Stipe Miocic produced three 50-44 scorecards in a truly fantastic display to retain his title for a record-breaking third consecutive time at UFC 220.
Gold standard start
After Francis Ngannou had marched his way to the octagon and Stipe Miocic had followed suit with a stoic expression of carelessness across his face, the first round of the most anticipated heavyweight title fight in years finally got underway. And the opening 20 seconds seemed to summarise what many thought was to come, with Ngannou launching a rocket of a left high kick toward the champ’s head, and Miocic only able to retaliate with a single leg takedown that saw his opponent get back to his feet in seconds. As both men broke from the clinch, we were reminded of why the world, it seems, was betting on Ngannou as a thunderous left hand whizzed past the target, forcing Miocic to shoot once again and push the Cameroonian back to the fence. Ngannou stuffed the takedown efforts easily and began swinging huge haymakers as the under-pressure champion backed up.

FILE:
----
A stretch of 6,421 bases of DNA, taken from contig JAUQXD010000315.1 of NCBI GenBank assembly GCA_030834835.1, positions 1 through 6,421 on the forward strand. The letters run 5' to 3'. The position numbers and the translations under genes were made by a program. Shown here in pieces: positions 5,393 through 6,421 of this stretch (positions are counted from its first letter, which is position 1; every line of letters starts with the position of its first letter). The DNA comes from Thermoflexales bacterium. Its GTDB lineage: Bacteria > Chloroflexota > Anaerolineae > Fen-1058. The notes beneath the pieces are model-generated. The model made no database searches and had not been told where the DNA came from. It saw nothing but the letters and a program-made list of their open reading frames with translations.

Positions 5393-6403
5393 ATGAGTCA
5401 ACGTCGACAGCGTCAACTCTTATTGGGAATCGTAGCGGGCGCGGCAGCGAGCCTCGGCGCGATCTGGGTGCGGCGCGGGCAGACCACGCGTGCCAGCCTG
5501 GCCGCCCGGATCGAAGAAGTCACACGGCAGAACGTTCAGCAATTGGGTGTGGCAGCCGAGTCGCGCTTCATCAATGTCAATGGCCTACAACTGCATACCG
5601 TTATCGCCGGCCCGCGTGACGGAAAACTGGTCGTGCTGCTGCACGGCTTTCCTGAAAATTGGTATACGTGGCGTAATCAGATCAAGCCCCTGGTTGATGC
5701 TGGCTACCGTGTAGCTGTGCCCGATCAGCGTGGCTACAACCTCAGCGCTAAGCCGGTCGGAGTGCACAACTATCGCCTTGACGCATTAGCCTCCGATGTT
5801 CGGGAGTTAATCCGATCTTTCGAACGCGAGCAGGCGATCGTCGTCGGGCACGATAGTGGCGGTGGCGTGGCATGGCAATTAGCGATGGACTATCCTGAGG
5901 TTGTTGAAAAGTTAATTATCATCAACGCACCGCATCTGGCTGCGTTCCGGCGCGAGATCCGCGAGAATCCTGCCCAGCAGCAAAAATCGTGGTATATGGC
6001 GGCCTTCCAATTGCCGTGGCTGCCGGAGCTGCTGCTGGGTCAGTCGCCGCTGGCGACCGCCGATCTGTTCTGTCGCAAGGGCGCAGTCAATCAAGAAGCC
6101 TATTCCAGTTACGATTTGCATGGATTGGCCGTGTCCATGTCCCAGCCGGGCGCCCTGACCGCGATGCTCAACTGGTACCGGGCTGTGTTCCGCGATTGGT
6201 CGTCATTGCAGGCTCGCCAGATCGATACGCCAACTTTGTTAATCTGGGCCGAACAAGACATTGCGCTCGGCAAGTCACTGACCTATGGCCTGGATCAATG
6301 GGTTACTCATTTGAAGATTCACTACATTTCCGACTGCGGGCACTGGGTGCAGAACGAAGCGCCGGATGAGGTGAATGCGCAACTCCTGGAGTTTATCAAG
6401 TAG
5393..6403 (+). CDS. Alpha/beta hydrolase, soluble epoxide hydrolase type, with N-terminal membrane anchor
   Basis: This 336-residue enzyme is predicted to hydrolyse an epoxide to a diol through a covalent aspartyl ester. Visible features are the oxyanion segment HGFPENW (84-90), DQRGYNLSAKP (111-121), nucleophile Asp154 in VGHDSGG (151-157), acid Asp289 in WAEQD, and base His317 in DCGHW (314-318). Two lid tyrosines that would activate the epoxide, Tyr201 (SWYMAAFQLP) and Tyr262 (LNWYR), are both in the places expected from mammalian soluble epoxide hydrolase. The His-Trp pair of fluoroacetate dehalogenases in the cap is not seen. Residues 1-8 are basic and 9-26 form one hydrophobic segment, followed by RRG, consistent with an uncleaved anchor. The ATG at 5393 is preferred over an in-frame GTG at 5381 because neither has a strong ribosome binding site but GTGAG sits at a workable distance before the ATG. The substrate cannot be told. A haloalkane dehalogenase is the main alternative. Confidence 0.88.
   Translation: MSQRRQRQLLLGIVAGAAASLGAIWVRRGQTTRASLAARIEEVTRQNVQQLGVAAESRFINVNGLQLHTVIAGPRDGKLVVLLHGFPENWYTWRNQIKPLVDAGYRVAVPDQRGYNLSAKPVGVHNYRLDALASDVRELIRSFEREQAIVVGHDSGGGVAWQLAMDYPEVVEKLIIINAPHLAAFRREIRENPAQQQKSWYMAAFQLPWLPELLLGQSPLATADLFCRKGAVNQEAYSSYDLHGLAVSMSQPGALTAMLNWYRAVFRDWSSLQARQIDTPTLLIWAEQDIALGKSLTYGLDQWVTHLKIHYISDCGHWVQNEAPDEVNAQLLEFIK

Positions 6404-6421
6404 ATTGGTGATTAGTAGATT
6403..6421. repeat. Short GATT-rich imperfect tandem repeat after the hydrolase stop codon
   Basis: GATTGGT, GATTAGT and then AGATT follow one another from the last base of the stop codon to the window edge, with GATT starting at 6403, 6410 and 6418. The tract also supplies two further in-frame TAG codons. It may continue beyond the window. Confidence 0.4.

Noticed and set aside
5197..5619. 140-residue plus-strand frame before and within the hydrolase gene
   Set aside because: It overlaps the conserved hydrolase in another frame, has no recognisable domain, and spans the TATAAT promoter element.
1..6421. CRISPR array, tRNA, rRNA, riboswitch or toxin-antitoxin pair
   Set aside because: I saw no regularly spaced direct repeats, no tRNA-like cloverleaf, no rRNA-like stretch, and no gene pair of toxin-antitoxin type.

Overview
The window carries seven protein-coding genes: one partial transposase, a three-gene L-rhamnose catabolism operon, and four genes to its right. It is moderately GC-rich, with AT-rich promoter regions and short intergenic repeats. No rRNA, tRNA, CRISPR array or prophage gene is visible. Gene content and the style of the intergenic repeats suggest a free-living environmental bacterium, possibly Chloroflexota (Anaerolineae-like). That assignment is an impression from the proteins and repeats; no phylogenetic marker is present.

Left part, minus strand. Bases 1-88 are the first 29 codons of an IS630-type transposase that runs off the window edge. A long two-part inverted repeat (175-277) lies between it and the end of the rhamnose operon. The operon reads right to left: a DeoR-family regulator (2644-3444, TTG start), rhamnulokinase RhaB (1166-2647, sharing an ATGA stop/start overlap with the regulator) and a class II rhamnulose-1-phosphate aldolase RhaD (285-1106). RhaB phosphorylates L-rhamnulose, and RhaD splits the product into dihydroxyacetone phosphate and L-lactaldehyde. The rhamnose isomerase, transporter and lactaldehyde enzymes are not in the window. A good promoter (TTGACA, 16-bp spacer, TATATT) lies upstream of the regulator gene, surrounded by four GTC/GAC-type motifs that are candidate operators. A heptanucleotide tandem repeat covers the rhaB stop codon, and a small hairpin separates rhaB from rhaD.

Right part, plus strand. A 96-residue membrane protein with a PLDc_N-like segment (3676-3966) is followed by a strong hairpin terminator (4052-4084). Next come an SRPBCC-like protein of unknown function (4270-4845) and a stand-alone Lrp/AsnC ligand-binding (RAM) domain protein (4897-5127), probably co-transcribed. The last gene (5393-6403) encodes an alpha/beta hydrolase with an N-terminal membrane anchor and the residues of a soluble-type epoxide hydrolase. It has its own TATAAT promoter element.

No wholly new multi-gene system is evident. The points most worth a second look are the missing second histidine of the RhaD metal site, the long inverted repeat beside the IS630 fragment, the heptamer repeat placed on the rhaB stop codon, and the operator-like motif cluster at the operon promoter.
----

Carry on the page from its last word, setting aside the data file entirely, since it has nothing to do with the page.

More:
But, even in retreat, the Golden Gloves boxing credentials of Miocic shone through as some precise head movement ensured he evaded most of the potentially catastrophic power. He then started to land some hard right hands of his own, all the while staying on his toes and avoiding any exchanges. With Ngannou still walking him down, the 35-year-old Miocic timed a beautiful takedown under a right hand and immediately shifted to side control. As many expected, Ngannou looked like a fish out of water here and Miocic was very much in his element, posturing up to land some significant shots.